This week, former Governor Pat McCrory announced his candidacy, appealing to voters on his record as governor. McCrory joins former Congressman Mark Walker who announced his intent to run for the seat in December. These are not expected to be the only candidates in the Republican primary, as current Lieutenant Governor Mark Robinson and former President Trump’s daughter-in-law, Laura Trump, are both rumored to be considering throwing their hats in the ring.
The Democratic field currently includes State Senator Jeff Jackson, former State Senator Erica Smith, and former NC Supreme Court Chief Justice Cheri Beasley.
North Carolina High School Athletic Association Investigation
House and Senate leadership launched an investigation into the NC High School Athletic Association (NCHSAA) this week. The newly formed Subcommittee on Interscholastic Athletics cited concerns over the Association’s fund balance and their level of power over athletics in a more than two-hour hearing on Thursday. A board made up of principals and superintendents governs the organization, and legislators say that complaints from parents and coaches have spurred their investigation.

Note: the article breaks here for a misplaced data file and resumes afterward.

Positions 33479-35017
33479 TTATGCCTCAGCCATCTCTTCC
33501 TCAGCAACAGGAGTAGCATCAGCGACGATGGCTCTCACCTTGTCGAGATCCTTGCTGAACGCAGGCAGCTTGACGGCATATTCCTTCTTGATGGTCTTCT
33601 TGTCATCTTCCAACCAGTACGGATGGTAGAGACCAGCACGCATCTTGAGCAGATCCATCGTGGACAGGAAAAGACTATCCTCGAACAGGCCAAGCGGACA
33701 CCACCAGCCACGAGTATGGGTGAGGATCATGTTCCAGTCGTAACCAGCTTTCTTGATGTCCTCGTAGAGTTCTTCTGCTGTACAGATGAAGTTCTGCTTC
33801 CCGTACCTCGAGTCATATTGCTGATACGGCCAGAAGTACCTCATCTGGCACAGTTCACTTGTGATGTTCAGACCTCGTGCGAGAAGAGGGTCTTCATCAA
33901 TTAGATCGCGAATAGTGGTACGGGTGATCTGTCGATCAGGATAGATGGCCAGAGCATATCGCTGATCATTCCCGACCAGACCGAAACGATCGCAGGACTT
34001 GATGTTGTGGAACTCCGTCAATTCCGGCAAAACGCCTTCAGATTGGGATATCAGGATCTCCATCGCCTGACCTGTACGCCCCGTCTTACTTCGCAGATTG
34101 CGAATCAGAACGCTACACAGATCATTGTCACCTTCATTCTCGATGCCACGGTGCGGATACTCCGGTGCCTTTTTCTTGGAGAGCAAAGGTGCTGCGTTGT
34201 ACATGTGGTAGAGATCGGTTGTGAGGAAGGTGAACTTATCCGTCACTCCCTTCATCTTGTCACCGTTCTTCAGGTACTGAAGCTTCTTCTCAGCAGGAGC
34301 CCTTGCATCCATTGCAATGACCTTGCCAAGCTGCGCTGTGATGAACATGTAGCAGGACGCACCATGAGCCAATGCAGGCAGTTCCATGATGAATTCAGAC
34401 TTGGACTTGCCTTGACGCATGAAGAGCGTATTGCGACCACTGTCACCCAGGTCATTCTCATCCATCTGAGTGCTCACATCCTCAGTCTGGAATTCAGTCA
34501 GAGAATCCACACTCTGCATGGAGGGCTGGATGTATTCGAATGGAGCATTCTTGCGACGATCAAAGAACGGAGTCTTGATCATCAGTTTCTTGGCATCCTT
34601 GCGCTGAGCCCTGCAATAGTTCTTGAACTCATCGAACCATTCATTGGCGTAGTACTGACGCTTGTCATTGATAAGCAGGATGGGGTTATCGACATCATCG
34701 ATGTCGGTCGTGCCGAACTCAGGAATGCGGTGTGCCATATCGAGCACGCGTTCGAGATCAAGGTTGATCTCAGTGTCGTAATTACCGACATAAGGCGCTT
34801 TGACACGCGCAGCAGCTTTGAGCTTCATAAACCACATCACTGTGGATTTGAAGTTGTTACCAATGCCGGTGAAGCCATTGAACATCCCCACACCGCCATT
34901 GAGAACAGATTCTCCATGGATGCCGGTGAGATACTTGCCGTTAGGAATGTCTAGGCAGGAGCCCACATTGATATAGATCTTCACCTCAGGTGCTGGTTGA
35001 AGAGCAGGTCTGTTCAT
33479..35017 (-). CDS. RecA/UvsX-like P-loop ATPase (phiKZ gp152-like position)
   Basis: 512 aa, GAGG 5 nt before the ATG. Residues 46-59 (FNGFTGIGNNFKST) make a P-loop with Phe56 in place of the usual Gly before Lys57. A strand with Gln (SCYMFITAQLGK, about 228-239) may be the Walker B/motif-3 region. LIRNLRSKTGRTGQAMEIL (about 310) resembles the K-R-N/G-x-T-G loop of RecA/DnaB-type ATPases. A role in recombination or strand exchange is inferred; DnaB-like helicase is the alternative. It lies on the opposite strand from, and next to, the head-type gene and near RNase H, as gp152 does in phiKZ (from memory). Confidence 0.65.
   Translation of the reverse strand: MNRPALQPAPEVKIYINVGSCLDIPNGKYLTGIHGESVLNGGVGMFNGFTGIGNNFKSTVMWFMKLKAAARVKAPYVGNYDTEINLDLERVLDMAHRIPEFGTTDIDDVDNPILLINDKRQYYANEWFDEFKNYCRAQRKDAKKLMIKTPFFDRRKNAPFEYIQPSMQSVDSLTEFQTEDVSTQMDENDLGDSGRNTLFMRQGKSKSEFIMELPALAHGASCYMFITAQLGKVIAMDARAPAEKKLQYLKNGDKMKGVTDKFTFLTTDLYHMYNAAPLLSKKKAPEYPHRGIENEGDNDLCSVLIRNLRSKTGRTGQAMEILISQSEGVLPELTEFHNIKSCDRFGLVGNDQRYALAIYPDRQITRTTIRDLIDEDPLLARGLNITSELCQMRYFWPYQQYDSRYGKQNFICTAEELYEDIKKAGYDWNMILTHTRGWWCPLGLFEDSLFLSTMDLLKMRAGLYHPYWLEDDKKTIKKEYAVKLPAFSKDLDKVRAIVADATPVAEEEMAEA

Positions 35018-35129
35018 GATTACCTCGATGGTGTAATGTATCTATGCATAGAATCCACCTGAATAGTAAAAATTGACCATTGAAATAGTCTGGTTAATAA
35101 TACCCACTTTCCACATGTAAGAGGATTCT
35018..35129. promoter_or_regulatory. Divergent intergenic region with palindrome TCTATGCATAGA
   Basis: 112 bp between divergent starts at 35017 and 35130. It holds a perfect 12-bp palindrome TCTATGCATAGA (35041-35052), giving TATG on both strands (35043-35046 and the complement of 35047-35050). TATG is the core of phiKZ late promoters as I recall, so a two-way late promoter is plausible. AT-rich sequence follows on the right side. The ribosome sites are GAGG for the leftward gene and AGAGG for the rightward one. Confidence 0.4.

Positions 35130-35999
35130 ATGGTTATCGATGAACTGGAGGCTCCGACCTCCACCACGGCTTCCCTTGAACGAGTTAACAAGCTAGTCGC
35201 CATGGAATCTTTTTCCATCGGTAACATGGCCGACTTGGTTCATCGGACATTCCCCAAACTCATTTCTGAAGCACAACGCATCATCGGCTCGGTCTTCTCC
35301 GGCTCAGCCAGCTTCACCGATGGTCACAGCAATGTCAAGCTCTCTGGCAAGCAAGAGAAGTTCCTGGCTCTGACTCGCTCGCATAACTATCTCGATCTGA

Legislators have also introduced a bill that would require periodic audits of the Association by the Office of the State Auditor.
Lawmakers heard from the Association’s Executive Director, Que Tucker, this week and announced that they expect the Subcommittee on Interscholastic Athletics to become more active as the session goes on.
Bill Action Dates
- March 11: Senate local bill filing deadline
- March 25: House local bill filing deadline
- April 6: Senate public bill filing deadline (does not apply to constitutional amendments, elections bills, or appointments)
- May 4: House filing deadline for non-budget bills
- May 11: House filing deadline for budget bills
- May 13: Crossover deadline for both the House and Senate in which bills must have passed at least one chamber to remain eligible for consideration
List of All Filed Bills: https://www.ncleg.gov/Legislation/Bills/WithAction/2021/10
2020 Summary of Substantive Legislation
The Legislative Analysis Division has published the 2020 Summary of Substantive Legislation, which breaks down new laws by subject matter.
Below is a link to the document: